Brazil's Indians offended by Pope comments
Mon May 14, 2007 3:15pm EDT
Pope's stern words fail to persuade all Brazilians
Reuters Mon, May 14 2007
BRASILIA (Reuters) - Outraged Indian leaders in Brazil said on Monday they were offended by Pope Benedict's "arrogant and disrespectful" comments that the Roman Catholic Church had purified them and a revival of their religions would be a backward step.
In a speech to Latin American and Caribbean bishops at the end of a visit to Brazil, the Pope said the Church had not imposed itself on the indigenous peoples of the Americas.
They had welcomed the arrival of European priests at the time of the conquest as they were "silently longing" for Christianity, he said.
Millions of tribal Indians are believed to have died as a result of European colonization backed by the Church since Columbus landed in the Americas in 1492, through slaughter, disease or enslavement.
Many Indians today struggle for survival, stripped of their traditional ways of life and excluded from society.
"It's arrogant and disrespectful to consider our cultural heritage secondary to theirs," said Jecinaldo Satere Mawe, chief coordinator of the Amazon Indian group Coiab.
Several Indian groups sent a letter to the Pope last week asking for his support in defending their ancestral lands and culture. They said the Indians had suffered a "process of genocide" since the first European colonizers had arrived.
Priests blessed conquistadors as they waged war on the indigenous peoples, although some later defended them and many today are the most vociferous allies of Indians.
"The state used the Church to do the dirty work in colonizing the Indians but they already asked forgiveness for that ... so is the Pope taking back the Church's word?" said Dionito Jose de Souza a leader of the Makuxi tribe in northern Roraima state.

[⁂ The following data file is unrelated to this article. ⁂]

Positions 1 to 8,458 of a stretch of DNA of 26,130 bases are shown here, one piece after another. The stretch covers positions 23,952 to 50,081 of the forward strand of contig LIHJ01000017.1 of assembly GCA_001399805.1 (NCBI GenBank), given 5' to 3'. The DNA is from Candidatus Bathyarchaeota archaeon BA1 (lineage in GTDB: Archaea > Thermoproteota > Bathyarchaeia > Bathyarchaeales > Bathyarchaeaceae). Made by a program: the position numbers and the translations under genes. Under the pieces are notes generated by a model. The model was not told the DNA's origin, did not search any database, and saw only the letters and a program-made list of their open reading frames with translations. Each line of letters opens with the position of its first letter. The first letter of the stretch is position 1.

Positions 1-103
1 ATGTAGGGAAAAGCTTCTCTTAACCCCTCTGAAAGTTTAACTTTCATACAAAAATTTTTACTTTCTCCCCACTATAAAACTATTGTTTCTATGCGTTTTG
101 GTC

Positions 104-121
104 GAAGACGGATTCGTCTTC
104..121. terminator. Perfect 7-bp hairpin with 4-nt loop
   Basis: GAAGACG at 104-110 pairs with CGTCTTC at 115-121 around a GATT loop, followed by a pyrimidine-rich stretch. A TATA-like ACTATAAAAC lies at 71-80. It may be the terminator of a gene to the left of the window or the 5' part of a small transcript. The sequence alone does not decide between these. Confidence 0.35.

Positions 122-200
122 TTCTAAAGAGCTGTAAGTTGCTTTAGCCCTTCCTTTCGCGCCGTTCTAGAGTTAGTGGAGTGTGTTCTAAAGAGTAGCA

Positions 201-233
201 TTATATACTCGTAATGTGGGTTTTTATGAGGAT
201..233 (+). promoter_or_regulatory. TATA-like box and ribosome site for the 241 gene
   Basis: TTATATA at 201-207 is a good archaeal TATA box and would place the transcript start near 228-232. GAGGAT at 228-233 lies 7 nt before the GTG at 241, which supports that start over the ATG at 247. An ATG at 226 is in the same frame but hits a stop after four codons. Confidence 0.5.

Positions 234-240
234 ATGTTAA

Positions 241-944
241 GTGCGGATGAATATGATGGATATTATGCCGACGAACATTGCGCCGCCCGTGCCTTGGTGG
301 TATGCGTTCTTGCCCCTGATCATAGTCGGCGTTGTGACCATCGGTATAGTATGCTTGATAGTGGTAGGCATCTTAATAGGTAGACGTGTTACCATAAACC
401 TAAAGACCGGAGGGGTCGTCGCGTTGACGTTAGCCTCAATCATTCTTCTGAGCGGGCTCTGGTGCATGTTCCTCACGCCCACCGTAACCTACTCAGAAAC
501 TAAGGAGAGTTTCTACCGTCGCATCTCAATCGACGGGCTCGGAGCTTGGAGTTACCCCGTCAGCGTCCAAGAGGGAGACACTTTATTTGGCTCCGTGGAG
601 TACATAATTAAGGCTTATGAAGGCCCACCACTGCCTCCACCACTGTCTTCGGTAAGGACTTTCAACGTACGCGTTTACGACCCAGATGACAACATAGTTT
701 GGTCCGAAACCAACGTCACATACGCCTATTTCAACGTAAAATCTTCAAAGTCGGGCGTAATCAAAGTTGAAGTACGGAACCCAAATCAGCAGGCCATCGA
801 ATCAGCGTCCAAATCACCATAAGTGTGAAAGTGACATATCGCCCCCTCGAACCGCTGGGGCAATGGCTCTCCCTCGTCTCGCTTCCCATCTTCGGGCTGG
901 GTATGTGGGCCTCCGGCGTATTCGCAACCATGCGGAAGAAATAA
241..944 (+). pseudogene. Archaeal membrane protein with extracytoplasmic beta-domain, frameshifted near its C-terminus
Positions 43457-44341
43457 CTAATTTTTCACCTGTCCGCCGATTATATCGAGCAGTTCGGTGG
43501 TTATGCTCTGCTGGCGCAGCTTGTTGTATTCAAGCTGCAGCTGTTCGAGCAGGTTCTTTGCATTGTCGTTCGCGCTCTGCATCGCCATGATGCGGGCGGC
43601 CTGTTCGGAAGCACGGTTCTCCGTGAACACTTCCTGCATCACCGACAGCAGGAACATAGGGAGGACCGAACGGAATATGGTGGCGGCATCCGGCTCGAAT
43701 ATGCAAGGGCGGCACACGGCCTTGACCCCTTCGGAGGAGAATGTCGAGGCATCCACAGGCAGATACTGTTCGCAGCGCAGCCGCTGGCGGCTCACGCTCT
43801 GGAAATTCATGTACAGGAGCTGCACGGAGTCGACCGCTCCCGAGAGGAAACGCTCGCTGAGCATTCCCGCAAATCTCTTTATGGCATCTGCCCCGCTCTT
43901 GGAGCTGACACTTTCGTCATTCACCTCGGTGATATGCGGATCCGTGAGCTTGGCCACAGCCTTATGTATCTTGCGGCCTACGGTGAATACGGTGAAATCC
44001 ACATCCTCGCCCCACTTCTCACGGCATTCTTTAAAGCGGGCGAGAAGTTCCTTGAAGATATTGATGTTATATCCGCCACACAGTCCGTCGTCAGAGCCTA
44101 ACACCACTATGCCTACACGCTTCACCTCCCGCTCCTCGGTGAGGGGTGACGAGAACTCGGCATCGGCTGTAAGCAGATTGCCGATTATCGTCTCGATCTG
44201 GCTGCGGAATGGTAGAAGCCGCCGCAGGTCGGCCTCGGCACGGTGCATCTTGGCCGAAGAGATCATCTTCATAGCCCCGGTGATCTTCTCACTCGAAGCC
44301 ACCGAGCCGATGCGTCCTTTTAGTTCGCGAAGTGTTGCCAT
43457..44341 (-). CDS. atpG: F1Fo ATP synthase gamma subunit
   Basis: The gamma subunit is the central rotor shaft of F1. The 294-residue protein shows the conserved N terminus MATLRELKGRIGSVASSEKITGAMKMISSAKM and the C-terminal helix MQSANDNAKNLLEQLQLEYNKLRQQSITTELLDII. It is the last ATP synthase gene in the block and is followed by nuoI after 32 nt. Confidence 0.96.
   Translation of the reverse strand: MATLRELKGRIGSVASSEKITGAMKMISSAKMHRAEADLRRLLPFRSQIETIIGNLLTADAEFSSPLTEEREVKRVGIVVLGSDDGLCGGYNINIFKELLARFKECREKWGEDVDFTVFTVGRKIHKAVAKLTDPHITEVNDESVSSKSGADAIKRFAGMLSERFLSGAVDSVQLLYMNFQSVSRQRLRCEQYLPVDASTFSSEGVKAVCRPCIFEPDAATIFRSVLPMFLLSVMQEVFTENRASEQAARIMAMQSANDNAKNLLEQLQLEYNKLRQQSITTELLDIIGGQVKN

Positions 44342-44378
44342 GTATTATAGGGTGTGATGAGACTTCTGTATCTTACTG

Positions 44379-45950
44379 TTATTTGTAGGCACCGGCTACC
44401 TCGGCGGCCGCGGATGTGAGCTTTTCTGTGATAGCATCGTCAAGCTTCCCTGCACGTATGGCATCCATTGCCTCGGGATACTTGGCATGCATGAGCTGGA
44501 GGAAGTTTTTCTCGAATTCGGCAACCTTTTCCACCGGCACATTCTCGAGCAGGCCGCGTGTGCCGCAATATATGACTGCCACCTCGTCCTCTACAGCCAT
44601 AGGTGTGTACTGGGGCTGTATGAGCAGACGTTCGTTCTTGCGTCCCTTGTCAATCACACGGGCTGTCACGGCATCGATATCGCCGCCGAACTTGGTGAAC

Pope John Paul spoke in 1992 of mistakes in the evangelization of native peoples of the Americas.
Pope Benedict not only upset many Indians but also Catholic priests who have joined their struggle, said Sandro Tuxa, who heads the movement of northeastern tribes.
"We repudiate the Pope's comments," Tuxa said. "To say the cultural decimation of our people represents a purification is offensive, and frankly, frightening.
"I think (the Pope) has been poorly advised."
Even the Catholic Church's own Indian advocacy group in Brazil, known as Cimi, distanced itself from the Pope.
"The Pope doesn't understand the reality of the Indians here, his statement was wrong and indefensible," Cimi advisor Father Paulo Suess told Reuters. "I too was upset."
Venezuela’s President Chavez Tells Pope to Apologize to Indigenous Peoples委內瑞拉總統 Hugo Chavez 要求教宗本篤十六世為有關言論向拉丁美洲原住民道歉。 http://www.venezuelanalysis.com/news/2392
Published on May 21st 2007, by Chris Carlson - Venezuelanalysis.com
Merida, May 21, 2007 (venezuelanalysis.com)— Venezuela’s President Hugo Chavez called on Pope Benedict XVI to apologize to the indigenous people of Latin America for his comments on the evangelization of the region. During an official visit to Brazil last week, the Pope defended the evangelization of the indigenous people of Latin America, claiming that Christianity had not been "imposed" upon them. Chavez disputed this in a speech Friday night, calling on his nation to challenge the old capitalist hegemony and create a new society.